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Guest Opinion: Not quite finished

We made significant progress last week toward a special session that will allow us to repass the major budget bills Governor Dayton vetoed. After a full week of meetings between the leadership in the Legislature and the governor, agreement has been reached on the education, ag and environment, legacy and capital expenditure bills. The details of those agreements can be viewed at and are listed under committee documents and are dated June 5.

However, we are not quite finished. The governor continues to refuse to call a special session. In order to agree to the jobs and energy finance bill, he is demanding that legislators go back and delete an item of legislation in a bill he did not veto and he did sign into law.

The state government finance bill passed on a bipartisan basis with 115 (58 percent) yes to 82 (42 percent) no votes and the governor signed the bill into law. That bill contains language that allows all counties to contract with private sector firms for the conduct of their annual audit if they desire.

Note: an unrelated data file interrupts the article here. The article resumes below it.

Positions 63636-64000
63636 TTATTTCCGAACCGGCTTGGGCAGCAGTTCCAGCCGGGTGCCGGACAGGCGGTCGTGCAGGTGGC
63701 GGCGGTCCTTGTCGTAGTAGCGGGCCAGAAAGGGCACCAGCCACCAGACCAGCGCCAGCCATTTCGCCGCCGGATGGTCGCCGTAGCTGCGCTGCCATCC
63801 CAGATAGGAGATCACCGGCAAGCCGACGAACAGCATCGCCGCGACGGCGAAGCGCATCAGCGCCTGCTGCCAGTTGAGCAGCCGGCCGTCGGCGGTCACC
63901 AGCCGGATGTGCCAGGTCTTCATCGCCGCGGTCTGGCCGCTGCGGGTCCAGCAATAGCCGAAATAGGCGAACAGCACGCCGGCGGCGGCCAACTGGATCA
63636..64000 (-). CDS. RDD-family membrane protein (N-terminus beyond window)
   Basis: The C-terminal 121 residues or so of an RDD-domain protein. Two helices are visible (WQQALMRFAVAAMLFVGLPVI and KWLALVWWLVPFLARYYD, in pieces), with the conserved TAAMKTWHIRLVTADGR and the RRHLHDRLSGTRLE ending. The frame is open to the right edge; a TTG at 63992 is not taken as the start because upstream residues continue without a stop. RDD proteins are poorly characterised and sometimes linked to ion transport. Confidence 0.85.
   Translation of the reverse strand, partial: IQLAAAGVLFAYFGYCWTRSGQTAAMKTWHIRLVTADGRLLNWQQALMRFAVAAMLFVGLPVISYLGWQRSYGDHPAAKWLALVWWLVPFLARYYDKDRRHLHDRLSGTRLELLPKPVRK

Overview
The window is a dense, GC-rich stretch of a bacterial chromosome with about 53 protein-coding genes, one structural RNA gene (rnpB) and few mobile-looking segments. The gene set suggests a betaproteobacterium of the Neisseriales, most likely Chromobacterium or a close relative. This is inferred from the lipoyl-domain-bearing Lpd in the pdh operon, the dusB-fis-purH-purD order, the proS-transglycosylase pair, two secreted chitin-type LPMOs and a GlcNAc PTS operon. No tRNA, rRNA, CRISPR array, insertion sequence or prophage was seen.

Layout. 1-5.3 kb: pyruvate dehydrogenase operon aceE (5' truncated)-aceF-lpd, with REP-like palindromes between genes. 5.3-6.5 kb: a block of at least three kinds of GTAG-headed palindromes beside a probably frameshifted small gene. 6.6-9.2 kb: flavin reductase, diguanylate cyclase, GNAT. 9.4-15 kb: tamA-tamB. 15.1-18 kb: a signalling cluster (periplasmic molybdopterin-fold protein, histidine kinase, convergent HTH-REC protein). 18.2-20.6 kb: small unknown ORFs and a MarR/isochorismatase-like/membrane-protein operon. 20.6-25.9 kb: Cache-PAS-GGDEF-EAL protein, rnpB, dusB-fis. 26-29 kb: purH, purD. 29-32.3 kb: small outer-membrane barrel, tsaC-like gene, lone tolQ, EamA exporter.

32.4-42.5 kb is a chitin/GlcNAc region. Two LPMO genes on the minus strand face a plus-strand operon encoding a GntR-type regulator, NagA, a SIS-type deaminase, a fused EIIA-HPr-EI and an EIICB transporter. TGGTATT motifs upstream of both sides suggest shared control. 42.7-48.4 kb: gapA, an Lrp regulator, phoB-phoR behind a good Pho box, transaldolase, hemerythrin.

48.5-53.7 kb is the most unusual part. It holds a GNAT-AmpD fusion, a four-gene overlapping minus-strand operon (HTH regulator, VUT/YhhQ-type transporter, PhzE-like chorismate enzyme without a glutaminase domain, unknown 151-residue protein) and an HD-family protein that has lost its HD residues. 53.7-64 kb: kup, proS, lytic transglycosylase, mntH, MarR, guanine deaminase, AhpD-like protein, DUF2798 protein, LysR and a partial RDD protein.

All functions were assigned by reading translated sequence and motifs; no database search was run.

Currently large counties like Hennepin County and 28 other counties already have that option. Private sector CPAs do the annual audits for virtually all other government entities in Minnesota including cities, school districts, housing authorities and other governmental bodies.

Allowing the remaining 59 counties in the state the choice of contracting with the state auditor or a private auditing firm does not reduce the important function the Minnesota State Auditor's Office fulfills. The state auditor continues to be responsible to "audit the auditors" and step in with a special audit whenever warranted. This appears to be about keeping a captive funding stream that the 59 counties currently must pay to the state auditor's office each year for their audit.

It is our constitutional duty as legislators to renegotiate the bills the governor has vetoed. We have completed that work. However, I believe it would be a very dangerous precedence to accede to Governor Dayton's demand that we start redoing laws that were passed on a bipartisan basis and he has already signed as a condition for convening a special session.

We govern by reasonable compromise and not by one man rule. I take very seriously the trust the citizens of Aitkin County and Crow Wing County have placed in me to represent them in a common sense responsible manner. I remain confident we will reach agreement on this last matter in the very near future.

Rep. Dale Lueck, R-Aitkin, represents House District 10B